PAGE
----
The situation in today’s First Lesson is one of many examples of Jeremiah’s difficult ministry.  King Josiah died shortly before this chapter.  Josiah’s son, Jehoahaz, succeeded his father as king for a short three months before he was assassinated at the direction of the Egyptian Pharaoh.  At the start of this chapter, the next king in Judah, Jehoiakim, was on the throne.  There’s not much good to say about Jehoiakim, nor about the spiritual condition in Judah at this time.  Chapter 26 begins with Jeremiah in the temple preaching a stern message of judgment and a serious call to repentance from the Lord.  As you might expect, Jeremiah’s sermon didn’t find a warm reception.  “As soon as Jeremiah finished telling all the people everything the Lord had commanded him to say, the priests, the prophets and all the people seized him and said, ‘You must die!  Why do you prophesy in the Lord’s name that this house will be like Shiloh and this city will be desolate and deserted?’  And all the people crowded around Jeremiah in the house of the Lord.” 

Jeremiah had just delivered a word-for-word message from God, and it didn’t go over well.  If they didn’t shape up, Jerusalem was going to turn into another Shiloh.  That doesn’t mean much to modern readers, but that wasn’t a very complimentary statement to Jeremiah’s audience.  Shiloh was the city that had housed the tabernacle, the temporary worship facility God himself had designed.  But eventually Shiloh was attacked, the tabernacle destroyed, and the city abandoned.  Our reading takes place in Jerusalem, the city that housed the temple, the permanent worship facility for God’s people.  The idea that Jerusalem could be desolate like Shiloh and the temple destroyed like the tabernacle—well, that was highly offensive even to suggest it!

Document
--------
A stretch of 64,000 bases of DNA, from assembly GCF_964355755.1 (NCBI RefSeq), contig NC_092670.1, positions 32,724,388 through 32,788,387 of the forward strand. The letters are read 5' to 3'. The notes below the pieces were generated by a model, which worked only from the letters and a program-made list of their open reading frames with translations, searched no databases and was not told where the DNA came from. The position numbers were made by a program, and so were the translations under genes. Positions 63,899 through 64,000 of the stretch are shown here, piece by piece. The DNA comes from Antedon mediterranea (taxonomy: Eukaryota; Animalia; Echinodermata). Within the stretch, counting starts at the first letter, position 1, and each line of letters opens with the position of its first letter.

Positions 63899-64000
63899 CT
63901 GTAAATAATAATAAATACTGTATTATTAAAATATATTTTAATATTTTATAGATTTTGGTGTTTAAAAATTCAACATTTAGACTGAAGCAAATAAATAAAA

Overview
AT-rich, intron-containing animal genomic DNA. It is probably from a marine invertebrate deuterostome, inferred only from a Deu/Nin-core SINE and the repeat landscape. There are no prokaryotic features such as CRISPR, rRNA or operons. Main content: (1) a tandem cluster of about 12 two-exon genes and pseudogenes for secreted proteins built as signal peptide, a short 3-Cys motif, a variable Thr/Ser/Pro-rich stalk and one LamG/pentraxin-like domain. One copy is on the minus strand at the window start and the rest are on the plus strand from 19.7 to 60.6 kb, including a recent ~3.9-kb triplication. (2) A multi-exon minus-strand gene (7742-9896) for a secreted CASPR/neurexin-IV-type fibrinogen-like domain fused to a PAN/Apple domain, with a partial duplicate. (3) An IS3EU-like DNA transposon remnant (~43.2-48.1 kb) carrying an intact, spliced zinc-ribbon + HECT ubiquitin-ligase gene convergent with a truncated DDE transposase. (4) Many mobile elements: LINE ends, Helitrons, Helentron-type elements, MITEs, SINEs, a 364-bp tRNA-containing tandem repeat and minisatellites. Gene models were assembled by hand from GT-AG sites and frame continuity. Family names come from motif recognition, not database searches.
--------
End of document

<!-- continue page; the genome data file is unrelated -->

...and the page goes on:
Perhaps we can understand why Jeremiah’s message was so irritating.  But the people of Judah exhibited a major problem with their violent response.  They confused the message with the messenger.  They failed to understand that Jeremiah, the messenger, merely echoed the message God had given him.  Crowding around him, cornering him, and calling for his death because they didn’t like what he had to say merely confirmed the obvious.  They confused the message with the messenger, and they failed to recognize that the messenger—in this case, Jeremiah—merely echoed God’s Word.  The people’s rejection helps us understand Jesus’ lament in today’s Gospel: “O Jerusalem, Jerusalem, you who kill the prophets and stone those sent to you, how often I have longed to gather your children together, as a hen gathers her chicks under her wings, but you were not willing!” (Luke 13:34).